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letting nature back in

nature and nurture in suburban spaces

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Birds

Feather texture revealed

For birds, regular preening of feathers is essential for flight. Continue reading “Feather texture revealed”

Winter satisfaction

The glossy red berries of the Solanum giganteum provide satisfaction for birds during the winter months when conditions can be harsh. Continue reading “Winter satisfaction”

Ground-foraging songbirds: There are thrushes at the bottom of the garden

The thrushes are as busy as ever this winter. Only two species of thrush visit our garden, out of the 12 or so species found in South Africa. Continue reading “Ground-foraging songbirds: There are thrushes at the bottom of the garden”

Aloe from the other side

This is my first post from outside our garden. We ventured forth to the annual Ashburton Aloe Festival that takes place in a nature conservancy on the other side of town. Continue reading “Aloe from the other side”

The understorey: The tale of the White Starred Robin

Once upon a time, not long ago and not far away, a White Starred Robin visited our garden pond. If I had the powers to understand the language of robins, what might I learn? Continue reading “The understorey: The tale of the White Starred Robin”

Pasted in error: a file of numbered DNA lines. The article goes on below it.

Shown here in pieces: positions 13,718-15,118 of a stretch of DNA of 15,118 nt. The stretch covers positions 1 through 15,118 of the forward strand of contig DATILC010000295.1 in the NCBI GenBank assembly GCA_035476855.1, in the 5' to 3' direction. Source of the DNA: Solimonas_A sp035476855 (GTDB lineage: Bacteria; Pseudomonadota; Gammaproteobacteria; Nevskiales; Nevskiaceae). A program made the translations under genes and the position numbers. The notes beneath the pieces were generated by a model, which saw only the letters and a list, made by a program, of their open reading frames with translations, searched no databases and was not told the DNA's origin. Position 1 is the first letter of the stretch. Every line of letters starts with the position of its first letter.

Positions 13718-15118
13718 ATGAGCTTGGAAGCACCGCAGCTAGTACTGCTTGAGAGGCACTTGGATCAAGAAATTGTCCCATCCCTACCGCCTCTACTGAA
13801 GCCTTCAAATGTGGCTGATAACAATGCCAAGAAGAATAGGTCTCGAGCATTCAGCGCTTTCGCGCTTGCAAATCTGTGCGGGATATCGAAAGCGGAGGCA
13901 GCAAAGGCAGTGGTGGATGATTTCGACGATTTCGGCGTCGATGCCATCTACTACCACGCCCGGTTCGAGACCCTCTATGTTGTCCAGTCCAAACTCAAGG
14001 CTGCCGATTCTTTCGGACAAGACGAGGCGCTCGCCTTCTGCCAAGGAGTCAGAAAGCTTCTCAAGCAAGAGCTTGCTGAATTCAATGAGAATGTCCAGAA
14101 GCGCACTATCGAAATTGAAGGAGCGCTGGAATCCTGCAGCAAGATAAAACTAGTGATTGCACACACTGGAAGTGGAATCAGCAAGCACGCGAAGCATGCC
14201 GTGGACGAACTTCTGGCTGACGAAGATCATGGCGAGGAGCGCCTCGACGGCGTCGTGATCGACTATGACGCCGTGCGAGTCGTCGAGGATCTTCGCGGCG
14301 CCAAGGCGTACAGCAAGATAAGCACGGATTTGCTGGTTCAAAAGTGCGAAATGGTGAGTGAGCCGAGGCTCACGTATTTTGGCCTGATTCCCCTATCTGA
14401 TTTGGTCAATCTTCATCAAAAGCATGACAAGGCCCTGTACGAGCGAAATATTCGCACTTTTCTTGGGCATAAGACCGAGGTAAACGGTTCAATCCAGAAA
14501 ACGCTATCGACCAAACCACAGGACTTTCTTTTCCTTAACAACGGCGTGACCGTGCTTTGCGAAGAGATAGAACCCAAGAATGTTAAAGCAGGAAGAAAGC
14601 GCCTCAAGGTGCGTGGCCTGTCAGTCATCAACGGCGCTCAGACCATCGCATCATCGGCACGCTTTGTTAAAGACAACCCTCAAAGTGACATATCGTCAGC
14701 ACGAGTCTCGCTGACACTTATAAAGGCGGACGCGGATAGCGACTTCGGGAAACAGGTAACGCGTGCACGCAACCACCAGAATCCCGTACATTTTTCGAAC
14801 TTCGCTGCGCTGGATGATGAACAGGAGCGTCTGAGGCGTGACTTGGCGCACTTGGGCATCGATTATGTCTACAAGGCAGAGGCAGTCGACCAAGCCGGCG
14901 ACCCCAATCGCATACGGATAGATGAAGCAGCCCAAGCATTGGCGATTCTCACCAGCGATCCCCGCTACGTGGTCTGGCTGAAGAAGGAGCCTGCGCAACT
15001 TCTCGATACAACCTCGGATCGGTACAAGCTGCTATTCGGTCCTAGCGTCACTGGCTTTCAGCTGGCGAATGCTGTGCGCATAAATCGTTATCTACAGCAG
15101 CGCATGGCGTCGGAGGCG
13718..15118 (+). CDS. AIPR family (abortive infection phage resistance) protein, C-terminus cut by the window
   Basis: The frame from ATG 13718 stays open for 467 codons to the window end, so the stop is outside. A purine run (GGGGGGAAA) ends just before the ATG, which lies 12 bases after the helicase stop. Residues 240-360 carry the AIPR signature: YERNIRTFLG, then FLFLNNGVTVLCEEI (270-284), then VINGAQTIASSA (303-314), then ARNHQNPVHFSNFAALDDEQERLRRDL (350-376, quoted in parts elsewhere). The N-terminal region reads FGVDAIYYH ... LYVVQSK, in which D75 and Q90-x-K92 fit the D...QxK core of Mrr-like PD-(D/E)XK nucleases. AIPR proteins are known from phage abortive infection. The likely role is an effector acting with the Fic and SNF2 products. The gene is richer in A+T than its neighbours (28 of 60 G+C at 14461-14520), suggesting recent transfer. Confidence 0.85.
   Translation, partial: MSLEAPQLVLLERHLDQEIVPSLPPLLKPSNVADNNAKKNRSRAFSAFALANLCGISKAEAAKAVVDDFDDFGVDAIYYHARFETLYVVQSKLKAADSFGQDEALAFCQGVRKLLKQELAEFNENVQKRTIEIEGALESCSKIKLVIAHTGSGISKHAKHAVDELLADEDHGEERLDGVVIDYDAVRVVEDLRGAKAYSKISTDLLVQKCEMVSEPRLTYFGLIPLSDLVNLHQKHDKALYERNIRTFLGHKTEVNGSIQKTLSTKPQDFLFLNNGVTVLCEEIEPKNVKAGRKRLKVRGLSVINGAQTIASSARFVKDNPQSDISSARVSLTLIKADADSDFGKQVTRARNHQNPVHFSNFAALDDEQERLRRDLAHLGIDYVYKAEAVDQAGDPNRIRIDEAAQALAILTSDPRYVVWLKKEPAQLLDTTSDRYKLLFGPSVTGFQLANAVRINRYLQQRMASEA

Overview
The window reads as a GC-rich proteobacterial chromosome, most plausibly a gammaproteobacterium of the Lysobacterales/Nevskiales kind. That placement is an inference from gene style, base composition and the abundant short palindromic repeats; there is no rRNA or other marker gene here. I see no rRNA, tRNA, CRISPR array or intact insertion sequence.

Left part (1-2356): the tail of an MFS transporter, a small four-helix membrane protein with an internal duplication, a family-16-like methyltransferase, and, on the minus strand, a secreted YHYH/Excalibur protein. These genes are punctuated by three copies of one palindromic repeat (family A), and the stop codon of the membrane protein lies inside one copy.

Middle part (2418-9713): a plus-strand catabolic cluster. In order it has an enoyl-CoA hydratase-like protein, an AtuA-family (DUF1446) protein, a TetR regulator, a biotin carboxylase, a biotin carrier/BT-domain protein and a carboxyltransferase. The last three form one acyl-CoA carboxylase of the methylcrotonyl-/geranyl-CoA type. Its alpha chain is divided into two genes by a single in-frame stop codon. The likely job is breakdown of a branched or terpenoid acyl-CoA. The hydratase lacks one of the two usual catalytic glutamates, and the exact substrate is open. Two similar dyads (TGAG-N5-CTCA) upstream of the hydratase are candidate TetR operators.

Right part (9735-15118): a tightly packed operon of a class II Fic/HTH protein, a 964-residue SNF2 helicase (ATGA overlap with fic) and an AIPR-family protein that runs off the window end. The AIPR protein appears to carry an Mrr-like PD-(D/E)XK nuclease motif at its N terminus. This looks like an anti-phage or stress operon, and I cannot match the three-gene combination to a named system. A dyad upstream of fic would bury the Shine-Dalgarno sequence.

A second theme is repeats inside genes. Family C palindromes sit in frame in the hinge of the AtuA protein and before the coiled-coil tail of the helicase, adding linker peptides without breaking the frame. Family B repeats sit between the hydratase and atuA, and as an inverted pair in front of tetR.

A woodpecker at the window

It wasn’t just a discrete little tap, tap, tap on the window frame, it was a very loud and insistent hammering. The first time I heard it early in the morning I thought what an inconsiderate visitor this is. It must be an emergency. Continue reading “A woodpecker at the window”

Wild Dagga: Cheerfulness in early winter

Bringing good cheer and nectar in the late autumn and early winter, the Wild Dagga’s bright orange flower clusters, arranged vertically on segmented tall stems, brighten wild grasslands and gardens alike. Continue reading “Wild Dagga: Cheerfulness in early winter”

Raptors, rat poisons and us

The appealing Wood Owl is one of the species of raptors that occur in our neighbourhood. Raptors are generally beneficial to us humans because they prey on species that, if their numbers get out of hand, can become problematic to us, in both urban and rural settings. Continue reading “Raptors, rat poisons and us”

Fleeting garden visitors: The Bush Blackcap and the Swee Waxbill

Previously, I have highlighted birds that are daily visitors to our garden. By contrast the Bush Blackcap and the Swee Waxbill appear to be infrequent or very discreet visitors. Continue reading “Fleeting garden visitors: The Bush Blackcap and the Swee Waxbill”

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